Saturday, October 16, 2004
Beldar confesses another VRWC link
I doubt there's room for it on the NYT's famous chart on the SwiftVets and those who've contributed financially to their campaign, but I hereby confess to another link to the Vast Right-Wing Conspiracy whose tentacles connect all the forces that seek Sen. Kerry's defeat in the upcoming election.
While I was an associate in the Trial Department of Houston's Baker Botts in the early and mid-1980s, I was among the many lawyers involved in representing Boone Pickens' Mesa Petroleum (and its various affiliates and deal partners) in a series of contested tender offers, including those for Gulf Oil, Phillips Petroleum, Unocal, and Newmont Mining. I've got dozens of trial lawyer war stories to tell from those days, but one quick one pops to mind in this political season.
During the Phillips tender offer, Phillips' New York counsel thought that they'd dig around in hopes of finding that Mr. Pickens had tipped off his longtime friends and poker-playing buddies in Amarillo with inside information about various of his deals, and so they initiated a round of nonparty depositions to grill those poker buddies about their conversations with Mr. Pickens and their own market activities. Mr. Pickens, of course, was and remains a controversial, almost mythical figure, but nobody has ever accused him of being pathologically stupid — which he'd have to have been to discuss his tender offer plans at a poker game. Indeed, Mr. Pickens' friends unanimously and adamantly insisted that he had not only a good poker face, but well knew how to keep his secrets, and Phillips' counsel turned up not a shred of evidence to support their theories. But they did manage to substantially annoy Mr. Pickens' friends and, of course, thereby to annoy Mr. Pickens through this harassment. Accordingly, although I didn't directly represent Mr. Pickens' friends, my assigned job on that particular deal was to attend, monitor, and report nightly on these depositions by telephone directly to Mr. Pickens. (I don't believe that I've ever met him in person.)
The Phillips deal took place during the 1984 Christmas season, and during a brief break in the depositions, I managed to get down from Amarillo to my dad's house in my hometown of Lamesa, a few hours' drive south. Now, my dad's always been proud of my accomplishments, but he doesn't play the market and had only the vaguest understanding of what these tender offers were all about. Millions, billions, arbs, investment bankers, Pac Man offers, white knights, poison pills — all Greek to my pa. But I'm pretty sure that the most impressed he's ever been with my career doings was on that frostly Christmas Eve, when he picked up his home phone to find that Mr. Pickens was on the other end, returning my call to report on the prior morning's deposition. "Was that really Boone Pickens calling you?" he wanted to know. I assured my dad that it had been. "And you gave him my phone number?" Ayup. "Well ... damn! T. Boone Pickens calling my house on Christmas Eve! How about that!" was all my dad could say for about the next half hour.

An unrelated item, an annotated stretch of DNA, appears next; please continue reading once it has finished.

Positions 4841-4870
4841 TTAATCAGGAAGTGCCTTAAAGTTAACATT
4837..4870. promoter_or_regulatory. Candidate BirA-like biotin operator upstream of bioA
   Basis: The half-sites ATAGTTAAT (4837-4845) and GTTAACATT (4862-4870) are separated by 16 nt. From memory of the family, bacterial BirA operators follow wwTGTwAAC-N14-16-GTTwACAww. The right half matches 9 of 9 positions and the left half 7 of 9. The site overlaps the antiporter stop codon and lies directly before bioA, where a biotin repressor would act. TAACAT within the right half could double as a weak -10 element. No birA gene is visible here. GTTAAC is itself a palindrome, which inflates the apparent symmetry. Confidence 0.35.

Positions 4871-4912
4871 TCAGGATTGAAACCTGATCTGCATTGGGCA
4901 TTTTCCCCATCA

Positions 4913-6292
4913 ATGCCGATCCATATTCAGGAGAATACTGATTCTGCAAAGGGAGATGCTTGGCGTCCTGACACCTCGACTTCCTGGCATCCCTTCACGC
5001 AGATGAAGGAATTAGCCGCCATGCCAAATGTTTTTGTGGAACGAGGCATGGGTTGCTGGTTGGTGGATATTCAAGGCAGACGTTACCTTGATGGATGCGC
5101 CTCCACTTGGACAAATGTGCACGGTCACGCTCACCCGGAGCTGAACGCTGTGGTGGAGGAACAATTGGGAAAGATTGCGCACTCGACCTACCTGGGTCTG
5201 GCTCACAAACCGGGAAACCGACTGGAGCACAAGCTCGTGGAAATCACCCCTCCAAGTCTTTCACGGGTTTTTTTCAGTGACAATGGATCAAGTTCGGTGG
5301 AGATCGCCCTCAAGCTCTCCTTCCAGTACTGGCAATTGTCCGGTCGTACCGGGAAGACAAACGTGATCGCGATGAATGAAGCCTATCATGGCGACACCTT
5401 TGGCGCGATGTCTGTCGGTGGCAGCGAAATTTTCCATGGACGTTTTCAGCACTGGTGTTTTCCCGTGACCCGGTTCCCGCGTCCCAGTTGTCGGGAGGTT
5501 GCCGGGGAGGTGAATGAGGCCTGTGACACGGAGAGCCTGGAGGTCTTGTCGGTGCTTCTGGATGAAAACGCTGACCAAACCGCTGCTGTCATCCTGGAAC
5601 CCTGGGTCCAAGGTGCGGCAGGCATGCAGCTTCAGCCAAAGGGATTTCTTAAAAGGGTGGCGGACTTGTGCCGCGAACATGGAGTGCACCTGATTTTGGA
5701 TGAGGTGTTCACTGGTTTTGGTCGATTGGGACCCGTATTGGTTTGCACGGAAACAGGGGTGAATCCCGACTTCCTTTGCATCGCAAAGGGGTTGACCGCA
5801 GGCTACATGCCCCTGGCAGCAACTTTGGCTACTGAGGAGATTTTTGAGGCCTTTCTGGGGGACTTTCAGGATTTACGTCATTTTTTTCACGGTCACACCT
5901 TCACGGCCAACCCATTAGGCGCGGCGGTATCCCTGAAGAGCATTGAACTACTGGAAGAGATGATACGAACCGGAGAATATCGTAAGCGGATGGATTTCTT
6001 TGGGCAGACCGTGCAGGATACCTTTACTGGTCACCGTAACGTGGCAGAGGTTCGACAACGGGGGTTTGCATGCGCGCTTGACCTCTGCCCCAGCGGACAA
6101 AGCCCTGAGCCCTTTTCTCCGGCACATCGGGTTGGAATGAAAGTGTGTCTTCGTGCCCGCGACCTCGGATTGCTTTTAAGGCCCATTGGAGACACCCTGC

I rather doubt that my New York-based counterparts for Phillips had quite as merry Christmas Eve dinners in their Amarillo motel rooms. The local folks there, although unfailingly polite, had pegged them as Yankee Grinches. And while I don't know whether Santa left coal and switches in their stockings, they were a cheerless bunch as we resumed the depositions on Boxing Day.
Other weblog posts, if any, whose authors have linked to Beldar confesses another VRWC link and sent a trackback ping are listed here:
Ah, the indomitable T. Boone Pickens. Man that guy's career offered case study after case study for people studying finance and corporate law. Simply a legend.
Perhaps nobody but me is impressed by this story (although of course Pickens employed hundreds if not thousands of attorneys through the years). As a student of Econ, Finance and Law I must admit I'm jealous. Fantastic.
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